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Dance on Camera / Expanded Choreography

See what happens when dance comes off of the stage and into the public arena.


Sense and Sense

Emily Roysdon
(American, b. 1977)

2010. Two-channel video (color, silent), 15:25 min.

Sense and Sense reflects artist Emily Roysdon’s interests in social and political demonstrations, organizing disparate groups of people, and physical movement. Claiming, “A lot of work that I’ve done revolves around inviting people to participate in things,”1 Roysdon asked performance and installation artist MPA to be the main participant in this work. Passersby in Sergels Torg, the bustling public square in Stockholm where the performance is set, could also be considered participants, albeit unwitting ones.

Sergels Torg was built as a site for public gatherings and protest. Though it has served this purpose since its completion in 1967, when not filled with rallying citizens, it is simply a space to pass through. Such contrasting uses struck Roysdon, who observed: “Everybody is just zigzagging across it and walking.”2 Through Sense and Sense, she aimed to explore the everyday use of the square, while evoking its intended function.

Centered upon footage of MPA’s live performance in Sergels Torg, the work consists of two videos playing simultaneously on screens set side-by-side on the floor, accompanied by an installation of photographed details of the square. Both screens show MPA lying on her side, laboriously crossing the square by moving her body in a manner that mimics walking. On the left screen, she appears in a tightly framed, looping shot showing her incremental progression across a small section of the square. The right screen offers a bird’s-eye-view, in which MPA and passersby appear antlike against the square’s repeating geometric motifs. The contrast between their easy walking and her effortful movement is distinct, as well as disruptive. The performance gives people pause, and some stop to watch. By inserting such an unexpected encounter into the day-to-day rhythms of the square, Roysdon wanted to jar people into seeing it anew. “I do think we can shift the way things around us are understood,” she has said. “That would be my most basic justification for what I allow myself to do.”3

Emily Roysdon, quoted in “Ten-Minute Talk: David Senior in Conversation with Artist Emily Roysdon,” MoMA.org, http://www.moma.org/explore/multimedia/videos/195/1071.
Emily Roysdon, quoted in Kim Einarsson, “Interview with Emily Roysdon by Kim Einarsson,” emilyroysdon.com, August 11, 2010, http://emilyroysdon.com/index.php?/hidden-text/Sense-and-Sense-interview/.
Emily Roysdon, quoted in Kim Einarsson, “Interview with Emily Roysdon by Kim Einarsson,” emilyroysdon.com, August 11, 2010, http://emilyroysdon.com/index.php?/hidden-text/Sense-and-Sense-interview/.
Emily Roysdon, quoted in Kim Einarsson, “Interview with Emily Roysdon by Kim Einarsson,” emilyroysdon.com, August 11, 2010, http://emilyroysdon.com/index.php?/hidden-text/Sense-and-Sense-interview/.
Emily Roysdon, quoted in Kim Einarsson, “Interview with Emily Roysdon by Kim Einarsson,” emilyroysdon.com, August 11, 2010, http://emilyroysdon.com/index.php?/hidden-text/Sense-and-Sense-interview/.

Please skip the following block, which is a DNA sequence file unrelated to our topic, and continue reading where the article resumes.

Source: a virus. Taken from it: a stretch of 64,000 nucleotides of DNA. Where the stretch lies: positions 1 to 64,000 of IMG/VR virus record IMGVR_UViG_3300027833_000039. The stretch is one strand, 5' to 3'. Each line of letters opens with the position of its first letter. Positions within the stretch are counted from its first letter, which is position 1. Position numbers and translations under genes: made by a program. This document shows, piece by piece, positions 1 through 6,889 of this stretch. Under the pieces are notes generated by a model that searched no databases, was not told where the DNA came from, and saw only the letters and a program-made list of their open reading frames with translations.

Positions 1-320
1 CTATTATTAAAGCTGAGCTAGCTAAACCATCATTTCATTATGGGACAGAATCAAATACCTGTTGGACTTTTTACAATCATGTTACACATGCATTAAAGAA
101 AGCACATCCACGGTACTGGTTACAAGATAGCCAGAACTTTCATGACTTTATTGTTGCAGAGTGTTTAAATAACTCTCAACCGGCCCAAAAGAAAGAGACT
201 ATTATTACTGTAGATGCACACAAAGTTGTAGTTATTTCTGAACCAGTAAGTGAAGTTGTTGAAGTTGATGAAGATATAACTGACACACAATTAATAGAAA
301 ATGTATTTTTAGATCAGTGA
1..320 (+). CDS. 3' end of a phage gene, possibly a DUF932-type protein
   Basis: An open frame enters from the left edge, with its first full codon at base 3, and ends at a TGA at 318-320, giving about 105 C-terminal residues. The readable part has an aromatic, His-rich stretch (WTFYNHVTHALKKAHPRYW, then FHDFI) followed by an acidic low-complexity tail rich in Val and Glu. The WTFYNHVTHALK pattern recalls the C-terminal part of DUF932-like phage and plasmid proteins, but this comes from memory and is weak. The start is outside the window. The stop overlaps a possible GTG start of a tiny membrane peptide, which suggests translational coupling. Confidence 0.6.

A recording of moving visual images made digitally or on videotape and available for immediate playback.

The art of creating and arranging dances or ballets; a work created by this art. A person who creates choreography is called a choreographer.

An image, especially a positive print, recorded by exposing a photosensitive surface to light, especially in a camera.

A term that emerged in the 1960s to describe a diverse range of live presentations by artists.

A distinctive and often recurring feature in a composition.

The materials used to create a work of art, and the categorization of art based on the materials used (for example, painting [or more specifically, watercolor], drawing, sculpture).

A form of art, developed in the late 1950s, which involves the creation of an enveloping aesthetic or sensory experience in a particular environment, often inviting active engagement or immersion by the spectator.

Resembling or using the simple rectilinear or curvilinear lines used in geometry.

The method by which information is included or excluded from a photograph, film, or video. A photographer or filmmaker frames an image when he or she points a camera at a subject.

From Sense to Nonsense
The writings of Belgian political theorist Chantal Mouffe are among the inspirations shaping Emily Roysdon’s approach to projects like Sense and Sense. The artist titled this work after a quote by Mouffe, which refers to consensus and to a form of governance based on conflict avoidance. By repeating the word, “sense,” to form a phrase that seems illogical, Roysdon playfully questions its meaning and suggests its opposite, nonsense.

An Art of Collaboration
To realize her works in a variety of mediums, Roysdon collaborates with a wide range of people—from fellow artists to activists to curious volunteers. She credits MPA for helping her to bring Sense and Sense to fruition. “I think I provided the structure and framing for the project, as well as the form…and [MPA] and I collaborated on the process and movement,” she describes. “But it is not exactly like I am the director or the choreographer and she is the performer. It’s more like I presented a challenge and together we figured [it] out…[MPA] is very generous with her energy.”4

With Each Project, A New Start
Though she has established herself as a successful artist with a substantial body of work, Roysdon approaches each new project as if it were her first. “Every single time I start a project I start from zero,” she says. “I actually go back to the place of ‘Do I want to be an artist?’ I do that every time, and I think it would be a hell of a lot easier if I didn’t do that. But each time I re-build the path to where I am.”5